“I remember my affliction and my wandering, the bitterness and the gall. I well remember them, and my soul is downcast within me. Yet, this I call to mind and therefore I have hope; because of the Lords’ great love we are not consumed, for his compassions never fail. They are new every morning; great is your faithfulness. I say to myself, The Lord is my portion, therefore I will wait for him. The Lord is good to those whose hope is in him, to the one who seeks him; it is good to wait quietly for the salvation of the Lord.” Lam. 3:19-26
Most will recognize these verses, for they are quite popular verses which remind us of the Lord’s great faithfulness. Yet, they speak volumes when you begin to grasp who wrote them, when they were written and what is taken place. To better understand, we must know that it was Jeremiah who wrote this book, also known as a lament. A lament is defined as a passionate expression of sorrow or grief. At the time of this writing, Jeremiah has been imprisoned and Jerusalem has fallen and been taken by Babylon. The temple, the royal palace and all the houses and important buildings in Jerusalem have been burned (2 Kings 25:8-11). Everyone but some of the poorest of peoples have been taken into exile. The walls of this great city have been broken and destruction is at hand. Jeremiah is heartbroken over this destruction and over His beloved city. No longer is the city thriving and full of people, it is now desolate. Those left in Jerusalem groan in search of food and suffer due to the affliction. Jeremiah too is in distress and his eyes overflow with tears (Lam. 1:16, 20 ).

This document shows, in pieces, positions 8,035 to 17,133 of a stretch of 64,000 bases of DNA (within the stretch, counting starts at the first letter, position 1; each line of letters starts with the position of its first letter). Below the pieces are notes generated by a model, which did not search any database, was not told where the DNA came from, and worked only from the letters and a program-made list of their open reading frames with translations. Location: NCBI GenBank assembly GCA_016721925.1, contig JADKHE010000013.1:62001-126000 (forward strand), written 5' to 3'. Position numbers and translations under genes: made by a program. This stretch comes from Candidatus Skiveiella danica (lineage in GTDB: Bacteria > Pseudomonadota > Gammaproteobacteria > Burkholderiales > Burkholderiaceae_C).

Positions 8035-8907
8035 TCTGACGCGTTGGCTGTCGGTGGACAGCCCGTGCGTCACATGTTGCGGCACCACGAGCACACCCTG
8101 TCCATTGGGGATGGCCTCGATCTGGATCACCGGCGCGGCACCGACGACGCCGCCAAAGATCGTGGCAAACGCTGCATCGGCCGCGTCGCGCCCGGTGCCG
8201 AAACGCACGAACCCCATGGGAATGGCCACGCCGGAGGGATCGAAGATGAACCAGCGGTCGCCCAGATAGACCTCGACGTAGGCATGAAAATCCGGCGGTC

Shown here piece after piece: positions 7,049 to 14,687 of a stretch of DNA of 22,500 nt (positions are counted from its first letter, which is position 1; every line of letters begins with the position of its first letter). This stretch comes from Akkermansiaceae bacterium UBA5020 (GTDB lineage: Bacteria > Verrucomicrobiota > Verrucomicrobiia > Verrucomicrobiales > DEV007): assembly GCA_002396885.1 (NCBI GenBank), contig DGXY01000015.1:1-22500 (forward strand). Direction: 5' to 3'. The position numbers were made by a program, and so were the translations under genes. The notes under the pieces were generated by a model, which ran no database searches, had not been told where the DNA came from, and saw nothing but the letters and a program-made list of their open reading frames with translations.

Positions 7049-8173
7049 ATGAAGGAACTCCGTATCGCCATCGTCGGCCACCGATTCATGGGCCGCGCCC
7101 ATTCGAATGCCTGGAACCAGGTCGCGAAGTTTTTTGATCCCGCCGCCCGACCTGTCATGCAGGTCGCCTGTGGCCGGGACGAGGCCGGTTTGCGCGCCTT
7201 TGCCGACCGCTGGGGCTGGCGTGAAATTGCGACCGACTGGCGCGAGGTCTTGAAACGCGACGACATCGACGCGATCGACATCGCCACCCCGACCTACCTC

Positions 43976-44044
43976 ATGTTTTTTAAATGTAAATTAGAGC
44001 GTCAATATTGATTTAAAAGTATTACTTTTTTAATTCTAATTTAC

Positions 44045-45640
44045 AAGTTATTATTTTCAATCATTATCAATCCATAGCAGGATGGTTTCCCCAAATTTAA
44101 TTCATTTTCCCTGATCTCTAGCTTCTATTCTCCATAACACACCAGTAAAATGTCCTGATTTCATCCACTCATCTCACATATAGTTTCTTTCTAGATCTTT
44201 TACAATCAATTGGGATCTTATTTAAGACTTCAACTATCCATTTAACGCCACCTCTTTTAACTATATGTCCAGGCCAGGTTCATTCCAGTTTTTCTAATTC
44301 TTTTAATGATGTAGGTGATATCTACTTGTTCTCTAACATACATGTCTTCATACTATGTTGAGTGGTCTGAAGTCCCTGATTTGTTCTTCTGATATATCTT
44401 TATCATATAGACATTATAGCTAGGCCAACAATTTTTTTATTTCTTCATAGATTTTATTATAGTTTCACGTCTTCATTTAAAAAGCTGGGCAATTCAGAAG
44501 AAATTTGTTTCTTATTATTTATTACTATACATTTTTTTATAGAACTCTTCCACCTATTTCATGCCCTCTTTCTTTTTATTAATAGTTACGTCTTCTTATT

So when He writes that he remembers his affliction, he is not joking. He knows and understands pain. His heart is broken and his soul is downcast. It would have been entirely easy for Jeremiah to focus his eyes on his situation and to become angry that the Lord has allowed such turmoil in his life, since he is the Lord’s servant. It would have been easy for him to become depressed as he looked upon his situation.
When we are going through the valleys and trials this too is our temptation. For as we look around and see our impossible situations, our huge problems, it is easy to quickly become overwhelmed and depressed. To want to quit and to give up.
YET, Jeremiah says, “this I call to mind and therefore I have hope.”
Jeremiah could have focused on the bad, but instead he chose to focus on the Lord and His faithfulness. He wasn’t consumed with his problems because He knew the Lord’s would prove Himself faithful and would one day bring about deliverance. Therefore He has hope. Hope to go on, hope to wait, hope to trust because He knows the greatness of the Lord.
It is key to remember that Jeremiah’s situation has not changed in the least, he is still imprisoned and the city is still in ruins. Yet, his perspective has changed as He looks to the Lord.
When going through trials, times of waiting and valleys, we too must keep a right perspective, focusing our eyes upon the Lord and His faithfulness rather than our trials. Knowing He is bigger and greater than all of our problems and that as we wait on Him, trust Him and praise Him in the valleys, we can have hope. Hope because we know He will prove Himself faithful to us.
Let us then keep our eyes lifted heavenward and focused on Jesus who is our hope!